Dennis Lawrence SMITH, Appellant v. STATE of Mississippi, Appellee
¶1. Dennis Lawrence Smith was sentenced to serve sixty years in the custody of the Mississippi Department of Corrections (MDOC) after he pleaded guilty to three counts of the sale of cocaine with the subsequent offender enhancement. Smith filed a post-conviction collateral relief (PCR) motion pursuant to Mississippi Code Annotated section 99-39-5 (Rev. 2015), arguing that his sentence was disproportionate to the crime and constituted cruel and unusual punishment. The circuit court summarily dismissed Smith's motion without an evidentiary hearing. Smith appeals that dismissal. In addition to the issues raised in his PCR motion, on appeal he argues for the first time that (1) his sentence amounts to a life sentence under the circumstances and (2) there was no evidence of a 1999 Rankin County conviction of possession of a controlled substance subjecting him to an enhanced punishment. Finding no error, we affirm.
FACTS AND PROCEDURAL HISTORY
¶2. Smith was indicted in the Rankin County Circuit Court on or about August 15, 2013, on seven counts of violating Mississippi Code Annotated section 41-29-139 (Rev. 2013).1 The indictment alleged that Smith was subject to an enhanced punishment pursuant to Mississippi Code Annotated section 41-29-147 (Rev. 2013) because he had previously been convicted for possession of a controlled substance in the Rankin County Circuit Court (Cause Number 10931) on August 23, 1999.
¶3. On November 18, 2013, during Smith's plea and sentencing hearing, the court discussed the elements of the crimes Smith pleaded guilty to:
Court: Now, this is a multi-count indictment. What counts is he pleading to?
Mayes:2 He's pleading to 1, 3, and 4, with the subsequent offender enhancement, Your Honor.
Court: All right. In relation to Count 1, the elements are on or about February 10th, 2013, in Rankin County, Mississippi, you did willfully, unlawfully, feloniously, knowingly, and intentionally sale, deliver, or transfer a quantity of cocaine to a person at a time when you had been previously convicted of possession of a controlled substance in Rankin County Cause No. 10931 on or about August 23, 1999, and therefore subject to enhanced punishment as a second or subsequent drug offender. Do you understand those elements?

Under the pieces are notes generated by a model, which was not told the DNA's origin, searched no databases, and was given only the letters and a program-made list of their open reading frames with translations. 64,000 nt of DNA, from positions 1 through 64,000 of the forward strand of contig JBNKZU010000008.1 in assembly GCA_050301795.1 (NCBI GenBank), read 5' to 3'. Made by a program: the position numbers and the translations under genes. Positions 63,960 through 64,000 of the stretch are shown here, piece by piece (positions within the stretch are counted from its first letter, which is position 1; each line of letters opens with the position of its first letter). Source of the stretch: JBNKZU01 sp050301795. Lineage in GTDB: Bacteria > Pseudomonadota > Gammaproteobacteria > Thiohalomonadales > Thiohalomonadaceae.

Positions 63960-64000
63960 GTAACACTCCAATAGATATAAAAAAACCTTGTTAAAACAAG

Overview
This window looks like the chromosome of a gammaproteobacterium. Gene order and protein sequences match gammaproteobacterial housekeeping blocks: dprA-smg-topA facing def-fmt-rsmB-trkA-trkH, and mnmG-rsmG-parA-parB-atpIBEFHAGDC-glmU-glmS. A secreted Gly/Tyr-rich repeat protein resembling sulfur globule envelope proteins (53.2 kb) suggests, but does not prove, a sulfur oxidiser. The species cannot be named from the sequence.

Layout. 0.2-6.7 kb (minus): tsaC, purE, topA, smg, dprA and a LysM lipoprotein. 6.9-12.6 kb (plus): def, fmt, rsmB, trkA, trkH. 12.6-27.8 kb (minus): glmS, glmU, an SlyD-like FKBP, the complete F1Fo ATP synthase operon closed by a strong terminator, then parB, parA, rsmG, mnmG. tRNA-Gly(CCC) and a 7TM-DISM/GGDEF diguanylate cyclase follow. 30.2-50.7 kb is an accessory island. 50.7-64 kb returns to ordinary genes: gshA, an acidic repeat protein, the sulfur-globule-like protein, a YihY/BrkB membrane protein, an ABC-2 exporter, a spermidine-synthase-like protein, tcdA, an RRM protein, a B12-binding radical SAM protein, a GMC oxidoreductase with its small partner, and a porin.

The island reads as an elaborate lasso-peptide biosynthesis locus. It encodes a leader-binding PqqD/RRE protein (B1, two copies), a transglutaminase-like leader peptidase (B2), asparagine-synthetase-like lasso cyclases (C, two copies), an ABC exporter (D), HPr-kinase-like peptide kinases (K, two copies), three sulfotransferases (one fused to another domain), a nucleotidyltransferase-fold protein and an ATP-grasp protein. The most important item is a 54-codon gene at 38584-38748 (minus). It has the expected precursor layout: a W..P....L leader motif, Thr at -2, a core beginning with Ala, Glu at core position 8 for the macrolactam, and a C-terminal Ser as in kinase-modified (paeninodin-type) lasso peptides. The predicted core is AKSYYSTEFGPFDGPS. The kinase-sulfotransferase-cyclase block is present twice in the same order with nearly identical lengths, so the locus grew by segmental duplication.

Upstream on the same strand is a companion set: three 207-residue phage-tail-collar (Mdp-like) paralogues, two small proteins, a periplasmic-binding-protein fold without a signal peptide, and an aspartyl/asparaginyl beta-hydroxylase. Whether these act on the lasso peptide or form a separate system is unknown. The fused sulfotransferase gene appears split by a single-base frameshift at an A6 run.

Smith: Yes, sir.
The court addressed the elements in relation to each count Smith pleaded guilty to. Smith admitted to the 1999 conviction as to the other two counts as well. In addition, Smith agreed with the factual basis which subjected him to an enhanced punishment:
Mayes: The State would further prove that this defendant was convicted of possession of a controlled substance in the Circuit Court of Rankin County in Cause No. 10931 on or about August the 23rd of 1999, and as a result, is subject to enhanced punishment as a second or subsequent offender under the Uniform Controlled Substance Law.
Court: Do you have any disagreement with the factual basis?
Smith: No, sir.
Court: Mr. Houston, do you have any disagreement with the factual basis?
Houston:3 No, Your Honor.
¶4. Smith proceeded to plead guilty to three counts of the sale of cocaine as a subsequent offender. The circuit court sentenced Smith to serve a term of sixty years in the custody of the MDOC and to be released after serving fifty years for Count I and one day for Count III and Count IV.4 After the court sentenced Smith, there were no objections or disputes. Smith's attorney only requested that Smith be sentenced after the holidays without detailing a purpose for the request.5 The court asked if there was “anything further” and Smith's attorney responded, “[N]o, your honor.” The court responded, “All right. Well good luck, Mr. Smith.” Then, the hearing concluded.